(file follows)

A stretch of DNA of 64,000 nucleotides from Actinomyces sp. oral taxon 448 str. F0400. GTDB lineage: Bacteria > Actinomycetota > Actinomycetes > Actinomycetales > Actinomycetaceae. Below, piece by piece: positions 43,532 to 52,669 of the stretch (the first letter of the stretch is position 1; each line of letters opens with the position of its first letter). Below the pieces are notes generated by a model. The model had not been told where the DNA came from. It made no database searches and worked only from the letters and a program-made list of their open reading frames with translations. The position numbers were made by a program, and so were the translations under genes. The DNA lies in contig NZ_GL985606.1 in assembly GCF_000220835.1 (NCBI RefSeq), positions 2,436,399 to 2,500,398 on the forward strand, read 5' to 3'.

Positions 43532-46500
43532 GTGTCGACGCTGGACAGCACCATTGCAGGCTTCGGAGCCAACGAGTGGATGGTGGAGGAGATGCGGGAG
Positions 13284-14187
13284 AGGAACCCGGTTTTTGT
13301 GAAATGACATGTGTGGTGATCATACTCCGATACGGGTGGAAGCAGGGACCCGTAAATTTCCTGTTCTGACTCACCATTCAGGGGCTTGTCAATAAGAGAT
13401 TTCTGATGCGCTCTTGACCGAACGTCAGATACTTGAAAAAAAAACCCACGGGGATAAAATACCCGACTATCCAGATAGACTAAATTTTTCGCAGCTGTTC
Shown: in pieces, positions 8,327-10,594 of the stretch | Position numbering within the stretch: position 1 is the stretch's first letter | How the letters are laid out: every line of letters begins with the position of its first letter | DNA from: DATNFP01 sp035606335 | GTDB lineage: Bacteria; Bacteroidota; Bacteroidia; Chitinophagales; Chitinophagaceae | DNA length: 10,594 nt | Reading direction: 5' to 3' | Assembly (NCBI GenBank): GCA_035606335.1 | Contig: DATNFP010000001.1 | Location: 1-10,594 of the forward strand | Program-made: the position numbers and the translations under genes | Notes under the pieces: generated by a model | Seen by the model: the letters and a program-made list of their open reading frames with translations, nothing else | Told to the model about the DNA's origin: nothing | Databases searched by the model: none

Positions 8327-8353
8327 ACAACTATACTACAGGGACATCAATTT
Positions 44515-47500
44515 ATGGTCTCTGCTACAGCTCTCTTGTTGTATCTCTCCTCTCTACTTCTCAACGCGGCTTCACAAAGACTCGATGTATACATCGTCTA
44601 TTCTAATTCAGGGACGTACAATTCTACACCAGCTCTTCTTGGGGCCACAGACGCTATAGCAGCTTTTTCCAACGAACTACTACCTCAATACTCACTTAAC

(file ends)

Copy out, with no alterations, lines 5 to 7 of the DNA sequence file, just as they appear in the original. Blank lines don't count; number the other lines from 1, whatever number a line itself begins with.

13284 AGGAACCCGGTTTTTGT
13301 GAAATGACATGTGTGGTGATCATACTCCGATACGGGTGGAAGCAGGGACCCGTAAATTTCCTGTTCTGACTCACCATTCAGGGGCTTGTCAATAAGAGAT
13401 TTCTGATGCGCTCTTGACCGAACGTCAGATACTTGAAAAAAAAACCCACGGGGATAAAATACCCGACTATCCAGATAGACTAAATTTTTCGCAGCTGTTC